How to Remain Composed During Stressful Midterms

It's that time of year again. The season's changing, spring break is approaching, but wait-midterms are on their way! It's a dreaded time of year for many students, especially since a nice, weeklong break away from the books seems so close, yet so far away. Stress and anxiety about midterm exams and papers might overcome us, but there are sure ways in which we can take some of the strain off of our brains and find time to relax.

Since exams tend to bring on a great amount of emotions that sometimes might be released in forms of anger, nervousness or lack of motivation, a constructive way to release those negative feelings might be through exercise. Whatever may get you going, whether it is running off steam in the gym, heading to a Zumba class, doing yoga or even participating in your favorite intramural sport can turn your day around and rev up your motivation to stick to your studies. According to the Mayo Clinic, regular exercise "increases your overall health and your sense of well-being" and "has some direct stress-busting benefits."

According to Amy Hoch, a licensed psychologist at the Rowan University Counseling Center, one of the best ways to take tension off during midterms is by practicing mindfulness. In her article, she states,"Mindfulness is choosing to do one thing at a time with focus and intention." 

According to the Rowan University website, it is a skill that must be taught to oneself, but after time could prove to be very effective. The more practice and persistence you give to the idea of mindfulness, the more likely it is to work on a daily basis in your life. Practicing breathing exercises such as inhaling and exhaling up to the count of 10 and continuing intervals of 10 for five minutes could be a great way to re-focus if your brain feels overwhelmed and scattered.

There is also a site called that promotes feelings of relaxation that may help relieve stress. When entering the site, a webpage pops up with the image of a sunset at the ocean, and all you are instructed to do is unwind and listen to the sound of the waves for two minutes without touching your mouse or keyboard.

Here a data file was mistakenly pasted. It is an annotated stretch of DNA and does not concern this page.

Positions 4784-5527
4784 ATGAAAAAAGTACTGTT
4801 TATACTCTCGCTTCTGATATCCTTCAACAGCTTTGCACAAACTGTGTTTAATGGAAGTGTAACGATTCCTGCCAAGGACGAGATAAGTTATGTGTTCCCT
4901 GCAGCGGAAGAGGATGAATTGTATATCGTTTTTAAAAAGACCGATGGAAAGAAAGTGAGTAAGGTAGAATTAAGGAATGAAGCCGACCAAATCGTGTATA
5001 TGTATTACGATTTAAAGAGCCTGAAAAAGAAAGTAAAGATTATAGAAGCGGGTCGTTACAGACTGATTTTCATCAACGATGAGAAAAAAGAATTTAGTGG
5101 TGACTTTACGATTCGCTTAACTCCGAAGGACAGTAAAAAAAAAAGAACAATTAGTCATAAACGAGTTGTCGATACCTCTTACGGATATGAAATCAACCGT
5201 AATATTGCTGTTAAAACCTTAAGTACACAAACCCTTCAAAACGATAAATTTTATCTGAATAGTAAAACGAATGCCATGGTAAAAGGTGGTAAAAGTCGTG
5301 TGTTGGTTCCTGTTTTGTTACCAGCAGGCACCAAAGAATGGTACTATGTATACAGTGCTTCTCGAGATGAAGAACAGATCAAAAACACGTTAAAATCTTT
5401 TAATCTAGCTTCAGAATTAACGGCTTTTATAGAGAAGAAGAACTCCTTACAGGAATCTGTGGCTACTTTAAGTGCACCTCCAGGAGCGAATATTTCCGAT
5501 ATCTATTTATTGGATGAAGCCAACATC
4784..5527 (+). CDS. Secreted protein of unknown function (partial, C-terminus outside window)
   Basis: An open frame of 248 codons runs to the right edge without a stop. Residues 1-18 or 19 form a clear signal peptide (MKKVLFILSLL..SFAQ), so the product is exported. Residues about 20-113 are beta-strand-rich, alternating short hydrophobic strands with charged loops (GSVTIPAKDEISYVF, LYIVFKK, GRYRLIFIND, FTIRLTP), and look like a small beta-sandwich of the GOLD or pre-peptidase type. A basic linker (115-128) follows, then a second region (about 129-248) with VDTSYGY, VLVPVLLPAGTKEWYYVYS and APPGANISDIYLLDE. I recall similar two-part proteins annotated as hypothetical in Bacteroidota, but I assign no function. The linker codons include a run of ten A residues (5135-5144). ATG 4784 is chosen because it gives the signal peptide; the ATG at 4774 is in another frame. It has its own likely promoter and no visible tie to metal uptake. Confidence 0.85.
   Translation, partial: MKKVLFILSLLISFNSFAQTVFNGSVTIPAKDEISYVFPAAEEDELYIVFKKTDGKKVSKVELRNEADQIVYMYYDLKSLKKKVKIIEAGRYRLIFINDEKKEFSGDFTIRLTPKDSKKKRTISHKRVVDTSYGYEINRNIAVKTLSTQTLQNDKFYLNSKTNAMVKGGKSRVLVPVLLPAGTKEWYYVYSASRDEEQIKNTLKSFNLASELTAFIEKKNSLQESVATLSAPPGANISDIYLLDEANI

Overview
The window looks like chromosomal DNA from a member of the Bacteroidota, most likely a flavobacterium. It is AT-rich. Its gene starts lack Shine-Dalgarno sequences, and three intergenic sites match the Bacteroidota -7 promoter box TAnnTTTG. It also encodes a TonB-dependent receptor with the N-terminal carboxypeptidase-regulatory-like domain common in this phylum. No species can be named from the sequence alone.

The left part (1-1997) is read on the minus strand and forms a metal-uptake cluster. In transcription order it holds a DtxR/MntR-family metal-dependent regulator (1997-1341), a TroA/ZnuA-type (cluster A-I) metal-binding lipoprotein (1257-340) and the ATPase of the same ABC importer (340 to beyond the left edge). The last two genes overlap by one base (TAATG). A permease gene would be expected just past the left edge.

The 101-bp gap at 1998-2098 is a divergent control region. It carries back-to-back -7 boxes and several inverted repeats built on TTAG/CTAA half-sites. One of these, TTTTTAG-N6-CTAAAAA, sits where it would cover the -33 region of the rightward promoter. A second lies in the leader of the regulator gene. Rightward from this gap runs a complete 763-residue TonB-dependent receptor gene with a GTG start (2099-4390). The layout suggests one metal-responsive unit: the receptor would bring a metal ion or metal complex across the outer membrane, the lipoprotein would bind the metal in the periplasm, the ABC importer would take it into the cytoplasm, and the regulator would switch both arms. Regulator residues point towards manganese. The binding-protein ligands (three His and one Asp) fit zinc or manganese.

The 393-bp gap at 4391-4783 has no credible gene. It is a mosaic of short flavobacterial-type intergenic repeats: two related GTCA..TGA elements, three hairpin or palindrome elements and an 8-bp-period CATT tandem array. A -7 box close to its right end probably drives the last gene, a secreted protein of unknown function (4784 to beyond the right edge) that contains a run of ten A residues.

"I always go to when I study. It's a website where you can play different nature sounds, like rain or birds chirping and it really helps me," sophomore Jillian Cener said. "I just play the sounds in the background when I study and it's really relaxing."

This may be very efficient for quick study breaks to reboot your brainpower and allow yourself time for the information you absorbed to sink in.

Sophomore Jessica Perez spoke about her unique take on a way she enjoys calming down during studying.

"When I'm really stressed I stop whatever I'm doing and take a half-hour to sing," Perez said. "Singing just provides such a relief from stress that I could never achieve any other way."

"Probably the best thing a student can do during midterms is to budget time," junior Lisa O'Keefe said. "Plan out a study and homework schedule a week or two before the test, and stick to it as best as you can. I feel like the worst habit college students have is to cram the night before."

Since learning how to control your uneasy feelings during midterms ultimately comes down to finding peace within yourself first, one of the most important ways to focus and relax is by avoiding self-sabotage and finding inner confidence. Don't take it to hard on yourself, and think about how relieved you will feel once you have handed in your work. You're the one in charge of how you do on that big test or paper, so believe that it is possible to conquer!